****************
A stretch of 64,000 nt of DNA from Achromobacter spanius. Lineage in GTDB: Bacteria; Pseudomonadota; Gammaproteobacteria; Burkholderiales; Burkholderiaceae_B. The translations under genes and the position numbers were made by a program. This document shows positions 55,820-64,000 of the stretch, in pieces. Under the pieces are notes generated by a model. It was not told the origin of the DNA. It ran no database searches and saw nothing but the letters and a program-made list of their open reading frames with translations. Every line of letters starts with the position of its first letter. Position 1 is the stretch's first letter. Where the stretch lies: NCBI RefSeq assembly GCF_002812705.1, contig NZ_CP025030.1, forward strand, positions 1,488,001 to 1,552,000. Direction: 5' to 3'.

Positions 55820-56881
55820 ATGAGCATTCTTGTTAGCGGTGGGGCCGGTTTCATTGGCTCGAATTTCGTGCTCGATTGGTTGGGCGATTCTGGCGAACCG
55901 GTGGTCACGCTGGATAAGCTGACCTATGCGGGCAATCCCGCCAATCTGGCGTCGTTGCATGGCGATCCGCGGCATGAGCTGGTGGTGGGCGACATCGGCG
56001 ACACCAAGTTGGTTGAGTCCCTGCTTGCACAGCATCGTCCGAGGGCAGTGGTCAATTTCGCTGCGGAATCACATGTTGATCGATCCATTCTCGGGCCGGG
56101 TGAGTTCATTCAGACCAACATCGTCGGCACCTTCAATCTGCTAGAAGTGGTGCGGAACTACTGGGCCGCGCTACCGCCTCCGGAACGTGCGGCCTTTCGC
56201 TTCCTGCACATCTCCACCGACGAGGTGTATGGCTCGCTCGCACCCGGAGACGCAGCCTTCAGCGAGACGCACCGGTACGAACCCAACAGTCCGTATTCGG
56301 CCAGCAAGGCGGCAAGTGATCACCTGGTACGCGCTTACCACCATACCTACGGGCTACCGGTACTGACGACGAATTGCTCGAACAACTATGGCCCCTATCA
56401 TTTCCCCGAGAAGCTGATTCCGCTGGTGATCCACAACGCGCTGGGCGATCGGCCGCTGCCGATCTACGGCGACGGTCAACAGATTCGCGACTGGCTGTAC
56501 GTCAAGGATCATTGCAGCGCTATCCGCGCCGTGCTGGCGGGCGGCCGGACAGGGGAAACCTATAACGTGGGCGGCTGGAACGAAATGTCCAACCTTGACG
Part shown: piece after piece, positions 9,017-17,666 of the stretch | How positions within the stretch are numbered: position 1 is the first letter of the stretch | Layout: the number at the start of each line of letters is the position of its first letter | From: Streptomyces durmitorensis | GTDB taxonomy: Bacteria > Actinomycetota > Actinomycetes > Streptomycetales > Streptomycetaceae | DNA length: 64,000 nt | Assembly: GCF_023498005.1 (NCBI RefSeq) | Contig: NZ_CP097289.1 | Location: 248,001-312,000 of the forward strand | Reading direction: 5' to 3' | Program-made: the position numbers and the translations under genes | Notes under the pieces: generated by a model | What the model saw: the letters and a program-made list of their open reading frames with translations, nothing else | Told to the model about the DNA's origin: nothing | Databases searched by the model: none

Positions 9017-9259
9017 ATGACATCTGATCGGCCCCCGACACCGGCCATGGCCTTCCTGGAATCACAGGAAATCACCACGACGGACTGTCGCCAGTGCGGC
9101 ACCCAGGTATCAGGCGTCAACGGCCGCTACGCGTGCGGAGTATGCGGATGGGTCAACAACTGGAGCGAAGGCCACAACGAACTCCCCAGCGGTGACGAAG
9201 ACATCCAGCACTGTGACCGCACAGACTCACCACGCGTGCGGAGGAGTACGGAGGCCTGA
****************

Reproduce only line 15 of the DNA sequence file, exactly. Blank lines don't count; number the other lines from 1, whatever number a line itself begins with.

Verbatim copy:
9201 ACATCCAGCACTGTGACCGCACAGACTCACCACGCGTGCGGAGGAGTACGGAGGCCTGA